Aquapak has surveyed 100 UK packaging experts responsible for packaging research and development (R&D), technology, design, and sustainability for FMCG (fast-moving consumer goods) brands.

The report shows that the majority (92%) plan to stop using plastic in their consumer packaging altogether.

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Paper and paperboard are the replacement materials of choice, along with new polymers, bioplastics and multi-materials.

Despite the widespread commitment to move away from plastic, the timeframe for transition is still considerable, with 27% of packaging experts forecasting that this will be achieved by 2027, 35% by 2028, and 28% by 2029.

Just under one-third (30%) described the move to new packaging materials in their FMCG business as too slow, 58% described it as moderate and only 11% said it was fast. The majority (87%) want the replacement of conventional plastics to happen more quickly.

The main barriers to using more environmentally friendly options are the higher cost of alternative packaging (cited by 53% of respondents), the availability of alternative materials (50%) and ensuring that functionality and product protection remain the same (46%).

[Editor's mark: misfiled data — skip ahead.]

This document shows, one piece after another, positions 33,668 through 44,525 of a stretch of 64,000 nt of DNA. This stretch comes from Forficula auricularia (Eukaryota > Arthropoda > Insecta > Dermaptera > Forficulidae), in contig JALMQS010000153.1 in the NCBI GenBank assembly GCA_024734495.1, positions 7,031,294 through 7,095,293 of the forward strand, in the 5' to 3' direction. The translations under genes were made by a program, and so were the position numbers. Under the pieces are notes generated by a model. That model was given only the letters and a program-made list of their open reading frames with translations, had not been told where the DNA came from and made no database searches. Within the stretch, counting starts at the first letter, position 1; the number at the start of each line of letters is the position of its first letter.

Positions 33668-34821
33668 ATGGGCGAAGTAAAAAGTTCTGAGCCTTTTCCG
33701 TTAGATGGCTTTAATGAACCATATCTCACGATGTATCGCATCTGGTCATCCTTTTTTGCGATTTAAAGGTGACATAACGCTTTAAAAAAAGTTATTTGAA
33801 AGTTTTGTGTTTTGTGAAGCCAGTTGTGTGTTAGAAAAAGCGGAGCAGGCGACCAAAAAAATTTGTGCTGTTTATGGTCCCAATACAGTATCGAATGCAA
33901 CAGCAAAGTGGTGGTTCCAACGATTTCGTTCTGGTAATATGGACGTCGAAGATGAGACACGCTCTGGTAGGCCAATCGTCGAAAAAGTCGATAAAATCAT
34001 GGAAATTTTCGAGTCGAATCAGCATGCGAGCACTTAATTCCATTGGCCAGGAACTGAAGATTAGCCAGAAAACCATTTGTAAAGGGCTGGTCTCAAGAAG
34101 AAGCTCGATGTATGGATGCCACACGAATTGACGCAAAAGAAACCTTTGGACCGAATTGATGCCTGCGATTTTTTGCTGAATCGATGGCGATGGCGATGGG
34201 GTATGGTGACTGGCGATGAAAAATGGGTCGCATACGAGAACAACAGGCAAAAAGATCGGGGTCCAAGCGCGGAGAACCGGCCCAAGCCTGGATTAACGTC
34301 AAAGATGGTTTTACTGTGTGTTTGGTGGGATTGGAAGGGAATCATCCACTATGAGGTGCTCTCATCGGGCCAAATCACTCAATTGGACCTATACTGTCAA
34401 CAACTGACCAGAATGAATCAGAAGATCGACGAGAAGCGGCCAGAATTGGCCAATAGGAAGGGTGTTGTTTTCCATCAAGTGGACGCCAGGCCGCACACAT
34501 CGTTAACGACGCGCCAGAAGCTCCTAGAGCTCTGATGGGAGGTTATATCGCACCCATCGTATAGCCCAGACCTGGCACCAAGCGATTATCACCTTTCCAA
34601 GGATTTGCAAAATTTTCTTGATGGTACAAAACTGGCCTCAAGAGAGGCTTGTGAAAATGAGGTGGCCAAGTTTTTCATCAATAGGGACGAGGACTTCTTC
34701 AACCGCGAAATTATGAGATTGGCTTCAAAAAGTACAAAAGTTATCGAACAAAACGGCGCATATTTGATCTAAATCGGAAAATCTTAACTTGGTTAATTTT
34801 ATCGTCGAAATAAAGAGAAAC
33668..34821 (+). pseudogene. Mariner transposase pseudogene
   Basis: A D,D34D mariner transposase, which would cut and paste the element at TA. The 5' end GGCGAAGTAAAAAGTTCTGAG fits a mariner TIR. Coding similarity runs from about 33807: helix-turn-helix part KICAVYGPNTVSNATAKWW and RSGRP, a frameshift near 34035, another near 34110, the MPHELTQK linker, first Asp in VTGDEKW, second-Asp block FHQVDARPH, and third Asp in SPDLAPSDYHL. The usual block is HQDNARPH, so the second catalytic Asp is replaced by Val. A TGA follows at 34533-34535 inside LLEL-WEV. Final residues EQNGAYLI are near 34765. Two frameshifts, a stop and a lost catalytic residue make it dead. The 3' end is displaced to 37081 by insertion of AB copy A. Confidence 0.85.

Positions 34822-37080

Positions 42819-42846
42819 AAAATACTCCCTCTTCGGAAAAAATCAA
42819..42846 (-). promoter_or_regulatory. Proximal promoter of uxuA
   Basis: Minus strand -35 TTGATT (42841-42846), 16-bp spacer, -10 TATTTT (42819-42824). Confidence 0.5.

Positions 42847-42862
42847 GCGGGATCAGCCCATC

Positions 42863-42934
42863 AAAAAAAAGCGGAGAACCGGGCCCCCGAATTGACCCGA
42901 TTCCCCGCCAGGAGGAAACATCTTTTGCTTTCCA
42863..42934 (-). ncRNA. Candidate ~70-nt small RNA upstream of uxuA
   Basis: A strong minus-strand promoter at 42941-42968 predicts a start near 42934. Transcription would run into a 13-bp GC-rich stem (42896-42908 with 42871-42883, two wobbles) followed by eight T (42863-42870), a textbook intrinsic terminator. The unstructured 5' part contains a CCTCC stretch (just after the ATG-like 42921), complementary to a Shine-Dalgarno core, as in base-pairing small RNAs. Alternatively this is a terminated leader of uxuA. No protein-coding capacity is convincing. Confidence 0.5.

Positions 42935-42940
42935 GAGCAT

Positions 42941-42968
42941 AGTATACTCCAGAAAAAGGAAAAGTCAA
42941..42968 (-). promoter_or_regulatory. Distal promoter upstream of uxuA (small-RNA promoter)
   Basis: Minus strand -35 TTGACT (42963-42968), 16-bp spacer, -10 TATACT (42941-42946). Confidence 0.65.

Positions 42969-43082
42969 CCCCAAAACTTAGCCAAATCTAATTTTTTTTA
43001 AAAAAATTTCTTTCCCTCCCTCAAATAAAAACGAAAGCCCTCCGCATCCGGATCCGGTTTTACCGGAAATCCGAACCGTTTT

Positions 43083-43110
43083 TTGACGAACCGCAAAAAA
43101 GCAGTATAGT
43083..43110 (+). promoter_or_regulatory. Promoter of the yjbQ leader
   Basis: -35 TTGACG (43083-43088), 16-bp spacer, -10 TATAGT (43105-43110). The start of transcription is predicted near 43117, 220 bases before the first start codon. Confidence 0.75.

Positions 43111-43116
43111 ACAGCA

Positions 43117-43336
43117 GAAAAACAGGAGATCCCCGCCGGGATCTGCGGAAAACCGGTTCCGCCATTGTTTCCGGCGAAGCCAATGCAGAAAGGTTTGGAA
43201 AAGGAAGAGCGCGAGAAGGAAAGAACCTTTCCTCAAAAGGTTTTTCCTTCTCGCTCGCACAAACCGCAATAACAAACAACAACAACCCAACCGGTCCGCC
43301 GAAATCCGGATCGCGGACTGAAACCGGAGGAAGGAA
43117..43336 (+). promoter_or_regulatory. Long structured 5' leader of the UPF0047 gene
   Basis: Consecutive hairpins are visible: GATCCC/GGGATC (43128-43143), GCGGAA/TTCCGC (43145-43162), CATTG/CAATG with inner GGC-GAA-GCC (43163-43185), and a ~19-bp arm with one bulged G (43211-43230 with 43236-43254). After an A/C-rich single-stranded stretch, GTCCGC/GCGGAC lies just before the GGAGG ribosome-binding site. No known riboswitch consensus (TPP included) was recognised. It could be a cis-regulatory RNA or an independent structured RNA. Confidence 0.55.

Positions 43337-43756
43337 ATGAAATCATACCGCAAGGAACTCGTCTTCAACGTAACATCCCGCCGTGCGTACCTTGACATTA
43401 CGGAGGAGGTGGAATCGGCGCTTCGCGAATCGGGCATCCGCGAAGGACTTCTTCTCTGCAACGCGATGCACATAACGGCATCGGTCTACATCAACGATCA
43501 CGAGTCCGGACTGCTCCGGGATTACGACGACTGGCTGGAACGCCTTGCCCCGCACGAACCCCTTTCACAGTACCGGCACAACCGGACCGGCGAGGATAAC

When asked about the key drivers that would help the FMCG sector speed up new material development and implementation, 70% of respondents believed that more ambitious recycling targets were key, 62% wanted to see increased investment in new materials, and 54% said greater collaboration to accelerate R&D was needed. 

Half said that an industry-wide commitment to move away from conventional plastic was necessary, whilst a further 47% cited tighter environmental regulation through taxation of materials with poor environmental performance as important.

Aquapak chief technical officer Dr John Williams stated: “There is undoubtedly some confusion in the market by the number of ‘new’ materials which all offer some potential, but all too often exaggerate properties and availability, causing delays in the use of genuine solutions by using valuable time in the packaging development process. The FMCG sector needs to be bolder.”